"iHeartMedia believes that its cash on hand, together with cash generated from ongoing operations, will be sufficient to fund and support the business during the Chapter 11 proceedings," the press release said.
Many of its debtors will receive new secured debt from its equity stock holders, who will end up with nothing. Those debt holders will receive about 94 percent of the reorganized iHeartMedia and nearly 90 percent of its Clear Channel Outdoor Holdings billboard company.
iHeartMedia's leveraged buyout by two private equity firms (Bain Capital and Thomas H. Lee Partners) in 2008 was a particularly ill-timed purchase given the fact the economy cratered that year. The company changed its name from Clear Channel in 2014 to reflect the iHeart brand name, especially in hosting events such as its concerts featuring big-name artists.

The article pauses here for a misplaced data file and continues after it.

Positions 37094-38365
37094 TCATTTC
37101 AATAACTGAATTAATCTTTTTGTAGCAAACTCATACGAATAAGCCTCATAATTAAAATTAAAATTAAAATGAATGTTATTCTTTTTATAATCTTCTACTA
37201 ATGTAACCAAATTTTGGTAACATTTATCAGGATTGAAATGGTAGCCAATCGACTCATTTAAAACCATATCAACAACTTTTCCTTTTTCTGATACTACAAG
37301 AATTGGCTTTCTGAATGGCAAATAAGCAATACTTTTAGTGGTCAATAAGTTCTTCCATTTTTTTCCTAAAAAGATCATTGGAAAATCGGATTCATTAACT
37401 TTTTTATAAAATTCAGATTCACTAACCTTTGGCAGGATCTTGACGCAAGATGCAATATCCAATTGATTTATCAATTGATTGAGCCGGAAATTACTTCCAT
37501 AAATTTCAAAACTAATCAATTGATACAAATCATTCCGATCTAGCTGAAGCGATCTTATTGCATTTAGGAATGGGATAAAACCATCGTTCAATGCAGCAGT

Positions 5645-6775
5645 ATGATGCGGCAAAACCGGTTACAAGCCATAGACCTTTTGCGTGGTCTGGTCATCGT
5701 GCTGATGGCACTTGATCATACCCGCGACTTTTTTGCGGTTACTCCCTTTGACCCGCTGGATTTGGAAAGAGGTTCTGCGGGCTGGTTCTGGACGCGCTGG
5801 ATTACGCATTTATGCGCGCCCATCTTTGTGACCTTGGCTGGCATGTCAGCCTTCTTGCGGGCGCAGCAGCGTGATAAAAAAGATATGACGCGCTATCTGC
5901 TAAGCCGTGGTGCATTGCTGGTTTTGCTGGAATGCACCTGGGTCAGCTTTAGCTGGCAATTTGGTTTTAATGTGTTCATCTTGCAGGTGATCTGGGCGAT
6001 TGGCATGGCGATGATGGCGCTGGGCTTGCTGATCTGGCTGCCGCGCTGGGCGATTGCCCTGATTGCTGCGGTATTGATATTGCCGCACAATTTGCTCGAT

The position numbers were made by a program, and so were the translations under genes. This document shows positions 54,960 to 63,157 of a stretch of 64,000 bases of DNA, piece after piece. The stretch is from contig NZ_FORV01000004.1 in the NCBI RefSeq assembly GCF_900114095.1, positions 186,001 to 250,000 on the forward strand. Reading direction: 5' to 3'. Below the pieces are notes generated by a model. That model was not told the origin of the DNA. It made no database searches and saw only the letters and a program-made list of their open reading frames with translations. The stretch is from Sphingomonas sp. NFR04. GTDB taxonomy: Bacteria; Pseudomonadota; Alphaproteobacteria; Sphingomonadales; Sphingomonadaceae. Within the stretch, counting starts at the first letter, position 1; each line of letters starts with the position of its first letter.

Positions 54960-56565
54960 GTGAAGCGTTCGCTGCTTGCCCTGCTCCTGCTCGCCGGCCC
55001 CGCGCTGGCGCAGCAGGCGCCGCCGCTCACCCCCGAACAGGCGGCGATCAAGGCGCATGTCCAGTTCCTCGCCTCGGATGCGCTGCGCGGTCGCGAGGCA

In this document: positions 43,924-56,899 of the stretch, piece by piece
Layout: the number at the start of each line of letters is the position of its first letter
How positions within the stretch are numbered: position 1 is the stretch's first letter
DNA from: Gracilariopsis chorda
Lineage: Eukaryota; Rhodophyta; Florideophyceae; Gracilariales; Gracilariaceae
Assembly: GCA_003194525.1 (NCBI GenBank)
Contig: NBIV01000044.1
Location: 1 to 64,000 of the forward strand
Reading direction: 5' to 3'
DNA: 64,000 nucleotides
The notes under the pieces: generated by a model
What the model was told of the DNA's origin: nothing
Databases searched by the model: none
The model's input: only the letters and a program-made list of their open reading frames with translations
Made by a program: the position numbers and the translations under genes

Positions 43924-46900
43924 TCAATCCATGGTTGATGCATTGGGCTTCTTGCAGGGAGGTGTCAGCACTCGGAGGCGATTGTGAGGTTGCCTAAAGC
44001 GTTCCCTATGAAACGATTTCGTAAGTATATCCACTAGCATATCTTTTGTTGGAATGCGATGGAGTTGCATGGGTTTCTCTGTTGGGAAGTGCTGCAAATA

Its most recent full-year annual revenue in 2016 was $6.27 billion with a loss of $296 million. Over five years, its net losses have exceeded $2.8 billion. It lost $248 million alone in the third quarter of 2017.
Cumulus, in comparison, was weighed down by $2.3 billion in debt and announced a restructuring plan to cut that down by more than $1 billion. Its revenues in 2016 were $1.14 billion with a net loss of $537 million.
Cumulus is America's second-largest radio company with almost 450 radio stations including Q100, Rock 100.5, Kicks 101.5 and Talk 106.7. IHeartMedia is No. 1 with nearly 850 radio stations and syndicated radio programs led by Ryan Seacrest and talk-show hosts Rush Limbaugh and Sean Hannity.
The terrestrial radio business has been losing steam for years thanks to streaming services and other digital options. iHeart has aggressively jumped into the digital field but its app lags far behind Pandora and Spotify.